“Political Survival,” explained Anthony Lewis, “is the reason” why the deportations are “understandable.” He elaborated: “The Hamas killings had terrified and
outraged Israelis The government understandably felt it had to do something” (December 21, p. A17). In other words, Rabin’s government was so embarrassed by the attacks on its armed forces that
-- for reasons of political expediency – it felt compelled to punish the Palestinians under its rule without any regard for elementary justice or international law.
Lewis, it should be recalled, fancies himself a civil libertarian. Imagine his reaction if someone of his stature declared that the Turkish government’s recent bloody repression of Kurdish rebels
was “understandable” on grounds of political expediency. Or, a more analogous example, if someone found the expulsion by the Indonesian army of 400 East Timorese, picked largely at random,
“understandable” because deportation “was better than possible alternatives, such as relaxing the rules on when soldiers patrolling in the occupied territories may fire”
The Horror of Hamas
In their zeal “to fight the horror of Hamas” (Lewis), Times editors broadened the definition of “terrorism,” normally limited to attacks against civilian targets, to
include attacks against an occupying army. The editors: “The Arab-Israeli peace talks are imperiled by terrorist murders carried out in Israel by Islamic militants and by Israel’s retaliatory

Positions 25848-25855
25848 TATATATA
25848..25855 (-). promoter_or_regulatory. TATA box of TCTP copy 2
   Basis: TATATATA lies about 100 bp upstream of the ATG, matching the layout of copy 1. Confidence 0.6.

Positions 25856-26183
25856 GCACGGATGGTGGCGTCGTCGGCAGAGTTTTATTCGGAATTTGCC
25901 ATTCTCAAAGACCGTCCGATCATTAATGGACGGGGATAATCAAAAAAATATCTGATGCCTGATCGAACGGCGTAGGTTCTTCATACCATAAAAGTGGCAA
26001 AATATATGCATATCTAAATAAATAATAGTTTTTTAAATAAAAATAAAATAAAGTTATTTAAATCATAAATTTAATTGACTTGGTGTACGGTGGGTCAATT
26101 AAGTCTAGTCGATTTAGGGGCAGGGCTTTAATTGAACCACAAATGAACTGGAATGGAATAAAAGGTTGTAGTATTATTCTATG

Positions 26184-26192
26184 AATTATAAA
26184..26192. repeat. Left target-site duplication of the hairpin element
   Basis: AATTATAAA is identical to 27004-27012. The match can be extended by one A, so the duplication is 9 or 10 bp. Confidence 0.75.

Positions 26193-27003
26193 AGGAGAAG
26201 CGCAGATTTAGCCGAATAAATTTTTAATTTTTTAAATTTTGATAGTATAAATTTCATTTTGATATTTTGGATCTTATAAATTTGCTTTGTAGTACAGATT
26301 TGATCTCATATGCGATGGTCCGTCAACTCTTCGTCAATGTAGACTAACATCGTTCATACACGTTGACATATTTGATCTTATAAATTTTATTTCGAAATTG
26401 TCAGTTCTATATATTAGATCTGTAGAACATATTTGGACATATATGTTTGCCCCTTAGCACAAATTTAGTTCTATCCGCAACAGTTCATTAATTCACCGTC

expulsion of some 400 Palestinians yesterday” (December 18; emphasis added). Similarly, Lewis referred to Hamas “terrorists” who “murdered four Israeli soldiers and
a border policeman,” but he would never use similar language to describe Kurdish attacks on Iraqi forces (emphasis added).
In PC terminology, Palestinians are never murdered by Israeli troops; rather they are “shot,” “killed,” and “felled” by soldiers who by definition are only
“defending” themselves (usually from unarmed demonstrators). Moreover, Israel does not engage in state terrorism because it is not designated a “terrorist state” by the U.S. State
Department. The same terminology applies to victims in other U.S. client states – Turkish Kurds, East Timorese, Salvadorans, Guatemalans, etc.
Had Rabin deported 415 women and children to a Siberian-like exile, the task of blurring the gross immorality and illegality of his act might have been more difficult. But since he exiled mostly
nameless and faceless “Islamic fundamentalists,” he could count on the “understanding” and cultural biases of his audience. The Times , for example liked to point out that
Hamas “aimed to disrupt the Middle East peace negotiations” (Lewis), in contrast to Israel’s “new and pragmatic Prime Minister” who is “willing to make territorial
concessions” (editorial, December 18).
Lost behind this legerdemain are two elementary points. First, whatever “crimes” Israel felt the Palestinians committed, expelling them from their native country – even temporarily – is
indefensible under any internationally accepted moral or legal standards. Secondly, if Israel today faces an armed Islamic fundamentalist resistance in the Occupied Territories (and in southern
Lebanon), it is only reaping a harvest sown by years of brutal repression.